Todd wasn’t the only one not to fulfil the promise displayed in that magnificent 2018-19 promotion season, though. I had such high hopes of Stiepermann, for instance. He had much more physicality than most who play in the “Number 10” role yet he struggled in the Premier League.
And the whole playing-out-from-the-back shtick stopped working. I loved it. It epitomised what I believe about the beauty and efficacy of passing rather than hoofing, but fairly recently I chatted with a Premier League coach who said our problem in the 2019-20 season in that division was the predictability of our style.
Our “identity” was so clear and consistent that, by tweaking specific elements of the “gegenpress” (counter press) he deployed against us, he achieved two easy wins.
There were lots of those for opponents. That September triumph over Man City was despite having 10 first-team squad members injured and there were only three more wins after that.
Down we went.
The 2020-21 Championship charge was played out during Covid. It was weird and unsatisfactory.
My wife and I live 115 miles from Norwich and the journey to and from home and away games is part of the process for us. After a defeat, we process it on the drive home. After a victory, we wallow in it on the journey. In 20-21 we watched games on an iMac in our study and, afterwards, went to the kitchen to put the kettle on … it wasn’t the same.
And when we did have crowds to merge into and with again, last season in the Premier League, Daniel had changed the system. He’d ditched our identity. Milot Rashica was our out-ball option. Josh Sargent was a blunderbuss, with the emphasis on blunder. Billy Gilmour was the only player who wanted to pass out but made me nearly pass out by unerringly giving the ball to opponents.
I thought Matt Ware expressed an astute observation in his MFW piece about why supporters thought things were all a bit sh*t this season under Smith. I had argued that discontented supporters were conflating disparate complaints. Matt added an element to the list of grievances: our Premier League experience had been so miserable that the prospect of going up was twinned with the fear that it would bring only another abject season of defeat after defeat.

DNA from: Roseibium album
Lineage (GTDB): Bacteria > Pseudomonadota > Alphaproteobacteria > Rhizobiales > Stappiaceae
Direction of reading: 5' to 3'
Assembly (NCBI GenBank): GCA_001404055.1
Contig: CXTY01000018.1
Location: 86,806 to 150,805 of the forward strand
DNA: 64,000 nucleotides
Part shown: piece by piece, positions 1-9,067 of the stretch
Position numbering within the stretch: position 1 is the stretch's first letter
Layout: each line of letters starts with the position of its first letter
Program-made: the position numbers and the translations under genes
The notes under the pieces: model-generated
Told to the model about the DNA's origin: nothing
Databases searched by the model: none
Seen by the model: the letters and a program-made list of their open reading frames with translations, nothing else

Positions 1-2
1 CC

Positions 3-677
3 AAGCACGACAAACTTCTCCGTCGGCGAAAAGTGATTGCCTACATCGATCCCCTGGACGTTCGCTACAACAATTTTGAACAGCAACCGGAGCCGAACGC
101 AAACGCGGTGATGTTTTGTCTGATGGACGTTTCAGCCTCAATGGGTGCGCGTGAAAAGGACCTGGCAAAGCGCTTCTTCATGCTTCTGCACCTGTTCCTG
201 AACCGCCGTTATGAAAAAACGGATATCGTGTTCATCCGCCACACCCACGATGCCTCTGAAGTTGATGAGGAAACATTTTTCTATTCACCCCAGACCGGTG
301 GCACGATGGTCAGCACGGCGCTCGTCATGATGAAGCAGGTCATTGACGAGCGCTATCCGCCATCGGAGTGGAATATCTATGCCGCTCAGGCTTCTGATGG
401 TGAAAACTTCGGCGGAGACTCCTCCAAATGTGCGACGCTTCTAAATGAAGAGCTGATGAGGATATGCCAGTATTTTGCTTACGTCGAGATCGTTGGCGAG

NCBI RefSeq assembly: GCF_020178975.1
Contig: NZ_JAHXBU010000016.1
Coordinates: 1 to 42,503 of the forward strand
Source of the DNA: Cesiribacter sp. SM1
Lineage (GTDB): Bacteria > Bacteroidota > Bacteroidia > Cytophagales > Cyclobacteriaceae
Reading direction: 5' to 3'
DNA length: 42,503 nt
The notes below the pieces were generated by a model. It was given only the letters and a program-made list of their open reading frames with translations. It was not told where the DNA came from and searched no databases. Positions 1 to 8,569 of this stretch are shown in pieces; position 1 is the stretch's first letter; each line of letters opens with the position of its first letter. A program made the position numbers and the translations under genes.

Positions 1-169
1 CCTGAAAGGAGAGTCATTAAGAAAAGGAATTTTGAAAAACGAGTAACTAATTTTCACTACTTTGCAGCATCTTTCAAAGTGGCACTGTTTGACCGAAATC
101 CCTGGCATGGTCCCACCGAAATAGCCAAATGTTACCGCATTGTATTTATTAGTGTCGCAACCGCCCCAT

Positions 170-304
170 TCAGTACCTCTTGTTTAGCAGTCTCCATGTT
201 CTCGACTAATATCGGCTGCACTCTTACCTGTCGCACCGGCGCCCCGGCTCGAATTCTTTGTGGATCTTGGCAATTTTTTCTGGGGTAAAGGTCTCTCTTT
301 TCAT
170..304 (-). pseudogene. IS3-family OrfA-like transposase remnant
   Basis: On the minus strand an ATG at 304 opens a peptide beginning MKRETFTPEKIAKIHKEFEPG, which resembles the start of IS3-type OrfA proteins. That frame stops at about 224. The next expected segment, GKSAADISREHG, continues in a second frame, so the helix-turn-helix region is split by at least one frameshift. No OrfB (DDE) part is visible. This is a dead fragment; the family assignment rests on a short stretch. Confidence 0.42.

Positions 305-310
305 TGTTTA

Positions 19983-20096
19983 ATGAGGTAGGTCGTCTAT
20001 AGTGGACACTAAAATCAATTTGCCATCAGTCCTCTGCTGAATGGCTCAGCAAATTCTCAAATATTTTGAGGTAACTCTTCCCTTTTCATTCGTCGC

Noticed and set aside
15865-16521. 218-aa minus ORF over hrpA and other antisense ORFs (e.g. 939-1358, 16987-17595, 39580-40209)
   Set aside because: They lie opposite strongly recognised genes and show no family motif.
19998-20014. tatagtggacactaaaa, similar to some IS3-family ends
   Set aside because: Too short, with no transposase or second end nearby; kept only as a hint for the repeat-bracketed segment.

My hope was that Smith’s flexible and pragmatic approach to games might succeed in the Premier League (although, obviously, it didn’t in the second half of last season). I believed this season was a work in progress. The coaching of Smith and Craig Shakespeare, both widely admired, had fine-tuned Sarge’s finishing and were getting a fine tune out of Aaron Ramsey. I could see what a fit Isaac Hayden would offer.
I understand and accept all of that was a minority view. The accepted narrative – that it was all a Smith and Shakespearean tragedy – is now the established wisdom. The case for the prosecution has been enhanced by what David Wagner has achieved.
I am in lunar orbit about what Wagner has orchestrated (do you see what I did there?). The second half at Coventry, when calm control was established, was probably even more impressive than the frenetic opening movement that day.
Will any of it work in the Premier League? Let’s just get there and find out. Playing in the Championship only makes any sense if we are striving to get out of the division.
And it is surely possible that if there is to be another moment like that one in September 2019 it will be a prelude and not a futile peroration.
Either way, good luck Todd. Your talent is immense and extravagant. You were, and are, one of our own.